Louisville Fires Two Cops Involved in Breonna Taylor Raid

This undated photo released by the Louisville Police shows Detectives Joshua Jaynes, left, an Myles Cosgrove. City officials on Wednesday announced the firing of Jaynes and Cosgrove for their actions in the death of Breonna Taylor in Louisville, Ky. (Louisville Police via AP)

LOUISVILLE, Ky. (CN) — Two Louisville detectives were fired Wednesday for their roles in the raid that left Breonna Taylor dead, while Kentucky’s largest city also announced the hiring of Atlanta’s former police chief as the new head of its force.

Detectives Myles Cosgrove — who fired the shot that killed the 26-year-old Black woman, according to the FBI — and Joshua Jaynes became the second and third members of the Louisville Metro Police Department to be fired in the wake of the March 2020 shooting, which spurred protests and civil unrest throughout the city.

Officer Brett Hankison, who allegedly fired 10 rounds into Taylor’s apartment, was fired last June, but was later charged only with wanton endangerment.

Hankison was the only officer involved in the raid to face criminal charges following a lengthy investigation by Kentucky Attorney General Daniel Cameron.

Cameron, a Republican, was criticized heavily after his decision not to charge any of the officers with the murder of Taylor, and the lack of charges also compelled one of the grand jurors involved in the case to speak out publicly.

Cosgrove and Jaynes were informed of the city’s decision last week, and met with interim Chief Yvette Gentry to present mitigating information before the decisions were made official Wednesday.

Cosgrove was fired for his failure to use his body camera during the raid, as well as violations of the department’s use of force policy. Jaynes lost his job for violations of the department’s policies on truthfulness and search warrant preparation. The detectives have 10 days to appeal their firings to the Police Merit Board.

Following the decision, Cosgrove sent a blistering email to the entire police department that accused Gentry and other leaders of sacrificing him and Jaynes to save face.

“For those of you still doing real police work,” the email reportedly states, “it’s just a matter of time till you will be a sacrificial lamb.”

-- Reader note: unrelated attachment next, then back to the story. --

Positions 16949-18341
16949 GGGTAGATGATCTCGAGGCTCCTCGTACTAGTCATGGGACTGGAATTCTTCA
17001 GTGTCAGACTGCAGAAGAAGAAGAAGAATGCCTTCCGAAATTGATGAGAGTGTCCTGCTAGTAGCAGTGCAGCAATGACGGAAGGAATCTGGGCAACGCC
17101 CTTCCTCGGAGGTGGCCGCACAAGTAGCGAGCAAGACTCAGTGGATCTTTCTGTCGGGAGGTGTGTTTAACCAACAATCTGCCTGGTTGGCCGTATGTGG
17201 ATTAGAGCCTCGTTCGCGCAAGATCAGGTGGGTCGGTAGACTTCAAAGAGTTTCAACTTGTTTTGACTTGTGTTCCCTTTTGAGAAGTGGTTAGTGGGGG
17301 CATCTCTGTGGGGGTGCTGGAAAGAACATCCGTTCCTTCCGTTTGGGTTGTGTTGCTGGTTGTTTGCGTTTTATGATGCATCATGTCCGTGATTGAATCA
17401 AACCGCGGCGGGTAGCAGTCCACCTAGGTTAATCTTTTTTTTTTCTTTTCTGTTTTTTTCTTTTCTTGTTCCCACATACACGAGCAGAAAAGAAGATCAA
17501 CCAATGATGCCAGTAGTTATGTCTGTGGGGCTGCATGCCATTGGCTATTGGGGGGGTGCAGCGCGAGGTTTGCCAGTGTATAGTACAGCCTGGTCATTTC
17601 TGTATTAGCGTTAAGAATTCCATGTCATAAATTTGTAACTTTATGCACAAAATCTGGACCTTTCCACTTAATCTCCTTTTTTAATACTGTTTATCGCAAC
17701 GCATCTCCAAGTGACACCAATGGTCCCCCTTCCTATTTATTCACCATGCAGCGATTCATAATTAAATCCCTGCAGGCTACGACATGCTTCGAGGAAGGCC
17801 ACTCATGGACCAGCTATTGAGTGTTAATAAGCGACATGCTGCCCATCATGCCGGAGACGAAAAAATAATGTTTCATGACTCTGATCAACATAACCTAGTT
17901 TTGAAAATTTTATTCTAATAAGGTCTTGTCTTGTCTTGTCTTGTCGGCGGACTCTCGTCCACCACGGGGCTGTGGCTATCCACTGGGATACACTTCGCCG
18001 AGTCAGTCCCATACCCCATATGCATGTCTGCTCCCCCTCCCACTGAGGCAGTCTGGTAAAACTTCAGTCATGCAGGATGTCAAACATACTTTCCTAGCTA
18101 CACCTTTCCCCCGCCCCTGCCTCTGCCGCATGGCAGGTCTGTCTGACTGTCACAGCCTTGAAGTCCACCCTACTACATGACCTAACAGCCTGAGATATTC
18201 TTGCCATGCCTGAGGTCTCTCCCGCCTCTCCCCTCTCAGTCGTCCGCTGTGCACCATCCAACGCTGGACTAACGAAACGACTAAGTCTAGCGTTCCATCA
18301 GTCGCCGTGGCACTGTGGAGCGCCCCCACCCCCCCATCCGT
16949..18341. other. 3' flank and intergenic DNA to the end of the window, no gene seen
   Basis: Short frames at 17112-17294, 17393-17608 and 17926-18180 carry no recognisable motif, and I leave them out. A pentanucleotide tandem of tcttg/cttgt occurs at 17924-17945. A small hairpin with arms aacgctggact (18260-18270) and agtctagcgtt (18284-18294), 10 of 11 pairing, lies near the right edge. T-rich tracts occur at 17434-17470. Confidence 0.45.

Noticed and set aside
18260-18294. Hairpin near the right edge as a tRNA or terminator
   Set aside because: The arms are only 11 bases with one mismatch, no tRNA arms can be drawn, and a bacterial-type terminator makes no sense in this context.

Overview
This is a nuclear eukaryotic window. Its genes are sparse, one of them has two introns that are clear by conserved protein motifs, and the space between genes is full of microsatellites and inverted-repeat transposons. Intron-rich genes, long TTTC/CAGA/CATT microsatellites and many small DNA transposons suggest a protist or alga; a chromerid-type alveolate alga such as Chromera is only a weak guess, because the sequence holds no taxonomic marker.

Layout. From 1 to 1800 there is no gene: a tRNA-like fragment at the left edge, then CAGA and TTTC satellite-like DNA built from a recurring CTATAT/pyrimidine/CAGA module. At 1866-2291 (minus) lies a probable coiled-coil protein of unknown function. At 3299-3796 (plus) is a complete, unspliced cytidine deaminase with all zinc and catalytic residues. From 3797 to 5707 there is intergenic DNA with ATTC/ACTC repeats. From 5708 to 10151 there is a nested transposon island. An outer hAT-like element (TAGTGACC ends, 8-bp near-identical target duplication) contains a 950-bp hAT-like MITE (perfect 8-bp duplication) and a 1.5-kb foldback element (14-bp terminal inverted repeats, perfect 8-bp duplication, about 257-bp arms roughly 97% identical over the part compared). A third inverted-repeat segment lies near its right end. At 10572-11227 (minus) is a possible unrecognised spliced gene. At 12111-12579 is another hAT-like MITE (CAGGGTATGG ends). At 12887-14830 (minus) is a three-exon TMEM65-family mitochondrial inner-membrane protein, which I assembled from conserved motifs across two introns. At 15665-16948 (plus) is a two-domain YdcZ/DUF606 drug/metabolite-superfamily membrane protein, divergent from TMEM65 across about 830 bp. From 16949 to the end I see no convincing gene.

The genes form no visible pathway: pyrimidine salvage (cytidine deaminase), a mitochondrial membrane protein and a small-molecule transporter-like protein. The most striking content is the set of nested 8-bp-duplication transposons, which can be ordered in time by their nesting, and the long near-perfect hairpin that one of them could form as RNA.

Cosgrove told his fellow officers that city officials “aren’t afraid to perform hatchet jobs on you either.”

The firings of Cosgrove and Jaynes appear to have been the final act of Gentry as interim chief of the department, which announced on Wednesday the hiring of ex-Atlanta police chief Erika Shields.

Louisville Mayor Greg Fischer called Shields an “experienced, progressive, reform-minded leader” in a press conference, but the move drew criticism because of the circumstances of her departure from Atlanta.

Shields resigned her position on June 13, 2020, just hours after an Atlanta police officer shot and killed 27-year-old Rayshard Brooks, a Black man, in the parking lot of a Wendy’s restaurant.

Protesters march in Louisville, Ky., on Sept. 24. (AP Photo/John Minchillo, File)

The officer involved in the shooting was eventually fired and charged with felony murder, and the Wendy’s was damaged in a fire set by protesters in the weeks that followed Brooks’ death.

Shields will be the fourth person to head the LMPD in the tumultuous 10-month period since the shooting death of Taylor.

Taylor, a Black woman, was shot after police executed a no-knock warrant at her apartment in the hopes of finding evidence related to a drug-trafficking enterprise allegedly run by her ex-boyfriend.

Detectives claimed the ex-boyfriend sent packages to the apartment, a fact that was later disputed and even denied by some members of the police force.

Taylor’s boyfriend, Kenneth Walker, fired a single shot that struck Sergeant Jonathan Mattingly when the warrant was executed. He was charged with assault of a police officer, but the charge was later dropped.

Mattingly, who fired six shots and wounded Taylor after being shot by Walker, was exonerated by interim chief Gentry for his role in the incident. In a statement, Kent Wicker, Mattingly’s attorney, said the officer is “pleased that LMPD has recognized that he acted properly in responding to the shot fired by Kenneth Walker.”

Taylor’s estate filed a wrongful death suit against the city of Louisville, and settled for more than $12 million in September.

The settlement, whose monetary payout was the highest in the city’s history, also included numerous police reforms like an increase in random drug testing for officers and an “early warning system” to allow the department to investigate officers deemed a risk for the use of excessive force.

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